• In some implementations, the display devices of the gaming machine are configured to display game images or other suitable images. The images may include symbols, game indicia, people, characters, places, things, faces of cards, dice, and any other images. The images may include a visual representation or exhibition of the movement of objects such as mechanical, virtual, or video reels and wheel. The images may include a visual representation or exhibition of dynamic lighting, video images, or any other images.
  • In some implementations, the electronic gaming machine may include a top box. For example, the gaming machine 2 includes a top box 6, which sits on top of the main cabinet 4. The top box 6 may house any of a number of devices, which may be used to add features to a game being played on the gaming machine 2. These devices may include speakers 10 and 12, display device 45, and any other devices. Further, the top box 6 may house different or additional devices not illustrated in FIGS. 5, 6A, and 6B. For example, the top box may include a bonus wheel or a back-lit silk screened panel which may be used to add bonus features to the game being played on the gaming machine. As another example, the top box may include a display for a progressive jackpot offered on the gaming machine. As yet another example, the top box may include a smart card interaction device. During a game, these devices are controlled and powered, at least in part, by circuitry (e.g. a master gaming controller) housed within the main cabinet 4 of the machine 2.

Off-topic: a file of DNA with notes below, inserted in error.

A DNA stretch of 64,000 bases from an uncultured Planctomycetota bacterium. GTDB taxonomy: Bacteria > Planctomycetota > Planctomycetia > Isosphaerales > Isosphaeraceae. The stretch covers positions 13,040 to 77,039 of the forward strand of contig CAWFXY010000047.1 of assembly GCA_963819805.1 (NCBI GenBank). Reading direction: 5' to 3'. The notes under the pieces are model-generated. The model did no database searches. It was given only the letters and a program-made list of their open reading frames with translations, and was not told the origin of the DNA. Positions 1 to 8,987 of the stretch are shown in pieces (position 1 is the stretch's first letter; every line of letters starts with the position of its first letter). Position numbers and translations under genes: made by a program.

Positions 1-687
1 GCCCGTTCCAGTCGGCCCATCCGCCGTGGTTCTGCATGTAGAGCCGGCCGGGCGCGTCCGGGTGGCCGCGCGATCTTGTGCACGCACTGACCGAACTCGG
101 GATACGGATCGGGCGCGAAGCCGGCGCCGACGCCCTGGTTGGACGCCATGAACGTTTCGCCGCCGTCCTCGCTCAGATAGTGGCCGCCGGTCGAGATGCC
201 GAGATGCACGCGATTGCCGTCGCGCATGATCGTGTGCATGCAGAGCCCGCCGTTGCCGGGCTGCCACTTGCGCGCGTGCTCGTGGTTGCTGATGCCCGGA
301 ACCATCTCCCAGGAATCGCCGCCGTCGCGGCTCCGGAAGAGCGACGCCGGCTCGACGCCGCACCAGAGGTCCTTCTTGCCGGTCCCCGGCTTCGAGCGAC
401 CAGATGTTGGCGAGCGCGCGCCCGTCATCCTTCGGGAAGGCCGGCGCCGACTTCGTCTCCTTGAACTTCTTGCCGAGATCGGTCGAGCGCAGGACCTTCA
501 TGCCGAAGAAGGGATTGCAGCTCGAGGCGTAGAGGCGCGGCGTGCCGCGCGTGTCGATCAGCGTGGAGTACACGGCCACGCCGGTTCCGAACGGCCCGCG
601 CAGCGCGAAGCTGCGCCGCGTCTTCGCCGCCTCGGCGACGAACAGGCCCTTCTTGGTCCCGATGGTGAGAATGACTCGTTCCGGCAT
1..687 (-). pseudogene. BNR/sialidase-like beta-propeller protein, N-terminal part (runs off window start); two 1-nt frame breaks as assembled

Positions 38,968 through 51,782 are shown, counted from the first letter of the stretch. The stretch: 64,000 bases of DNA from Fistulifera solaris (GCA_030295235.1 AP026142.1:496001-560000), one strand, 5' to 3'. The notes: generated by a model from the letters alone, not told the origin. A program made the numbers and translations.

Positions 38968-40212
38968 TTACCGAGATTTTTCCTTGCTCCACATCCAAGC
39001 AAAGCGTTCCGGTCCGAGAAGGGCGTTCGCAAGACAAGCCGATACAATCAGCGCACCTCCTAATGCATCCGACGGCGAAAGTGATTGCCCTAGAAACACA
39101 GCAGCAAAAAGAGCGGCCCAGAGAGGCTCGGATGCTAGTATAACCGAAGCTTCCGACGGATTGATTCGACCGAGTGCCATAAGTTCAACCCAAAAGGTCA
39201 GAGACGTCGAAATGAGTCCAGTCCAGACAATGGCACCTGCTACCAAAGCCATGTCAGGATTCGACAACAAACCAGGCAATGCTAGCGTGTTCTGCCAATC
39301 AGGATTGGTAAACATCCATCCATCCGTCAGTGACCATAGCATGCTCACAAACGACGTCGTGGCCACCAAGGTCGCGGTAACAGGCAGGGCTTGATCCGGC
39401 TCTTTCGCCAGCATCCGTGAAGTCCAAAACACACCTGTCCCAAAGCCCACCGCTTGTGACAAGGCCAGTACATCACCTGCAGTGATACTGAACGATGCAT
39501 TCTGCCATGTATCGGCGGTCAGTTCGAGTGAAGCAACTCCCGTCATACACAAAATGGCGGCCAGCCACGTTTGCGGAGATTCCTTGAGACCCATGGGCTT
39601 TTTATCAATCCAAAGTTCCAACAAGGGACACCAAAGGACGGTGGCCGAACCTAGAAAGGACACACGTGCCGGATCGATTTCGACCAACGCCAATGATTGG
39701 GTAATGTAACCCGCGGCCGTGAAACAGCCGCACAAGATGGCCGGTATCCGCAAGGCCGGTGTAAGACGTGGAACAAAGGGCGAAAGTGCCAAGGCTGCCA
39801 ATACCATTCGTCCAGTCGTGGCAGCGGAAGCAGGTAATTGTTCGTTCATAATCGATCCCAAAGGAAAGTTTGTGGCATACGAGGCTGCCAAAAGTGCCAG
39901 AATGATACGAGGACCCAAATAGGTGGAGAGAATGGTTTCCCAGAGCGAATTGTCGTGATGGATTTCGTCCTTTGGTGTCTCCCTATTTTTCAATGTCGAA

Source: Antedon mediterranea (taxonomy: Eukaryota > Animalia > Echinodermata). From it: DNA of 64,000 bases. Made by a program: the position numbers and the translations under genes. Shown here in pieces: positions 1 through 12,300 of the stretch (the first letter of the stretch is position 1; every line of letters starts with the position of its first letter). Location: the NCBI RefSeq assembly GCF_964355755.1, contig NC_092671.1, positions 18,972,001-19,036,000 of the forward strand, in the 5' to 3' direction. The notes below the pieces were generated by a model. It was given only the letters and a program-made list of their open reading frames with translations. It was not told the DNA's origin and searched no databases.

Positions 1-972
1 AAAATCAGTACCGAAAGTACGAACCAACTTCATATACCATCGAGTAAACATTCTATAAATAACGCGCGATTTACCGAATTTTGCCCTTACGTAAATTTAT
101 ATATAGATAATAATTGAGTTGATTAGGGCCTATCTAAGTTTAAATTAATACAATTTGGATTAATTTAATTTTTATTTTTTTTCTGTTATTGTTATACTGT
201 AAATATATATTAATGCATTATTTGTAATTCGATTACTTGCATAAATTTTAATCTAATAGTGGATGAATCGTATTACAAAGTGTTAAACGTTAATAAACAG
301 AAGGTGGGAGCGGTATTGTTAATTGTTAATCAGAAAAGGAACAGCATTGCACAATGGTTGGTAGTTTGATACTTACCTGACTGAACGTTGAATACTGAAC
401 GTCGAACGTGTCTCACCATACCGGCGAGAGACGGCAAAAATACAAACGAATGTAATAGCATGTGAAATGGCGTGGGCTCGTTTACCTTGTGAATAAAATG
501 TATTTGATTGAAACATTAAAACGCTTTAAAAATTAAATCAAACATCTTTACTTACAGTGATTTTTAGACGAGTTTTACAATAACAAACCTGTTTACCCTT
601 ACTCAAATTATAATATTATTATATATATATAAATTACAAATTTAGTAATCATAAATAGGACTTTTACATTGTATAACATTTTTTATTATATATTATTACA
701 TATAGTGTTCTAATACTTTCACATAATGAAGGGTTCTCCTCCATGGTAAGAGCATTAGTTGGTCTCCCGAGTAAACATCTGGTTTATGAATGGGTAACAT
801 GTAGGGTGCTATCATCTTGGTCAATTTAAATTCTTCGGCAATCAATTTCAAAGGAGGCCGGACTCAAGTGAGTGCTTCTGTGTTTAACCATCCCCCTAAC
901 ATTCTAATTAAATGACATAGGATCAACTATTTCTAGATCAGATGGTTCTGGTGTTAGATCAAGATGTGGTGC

• In some implementations, speakers may be mounted and situated in the cabinet with an angled orientation toward the player. For instance, the speakers 10 and 12 located in top box area 6 of the upper region of gaming machine 2 may be mounted and situated in the cabinet with an angled orientation down towards the player and the floor. In one example, the angle is 45 degrees with respect to the vertical, longitudinal axis of machine 2. In another example, the angle is in a range of 30-60 degrees. In another example, the angle is any angle between 0 and 90 degrees. In some implementations, the angle of speakers in the gaming machine may be adjustable. For instance, speakers may be adjusted to face in a direction more closely approximating an estimated position of a player's head or facial features.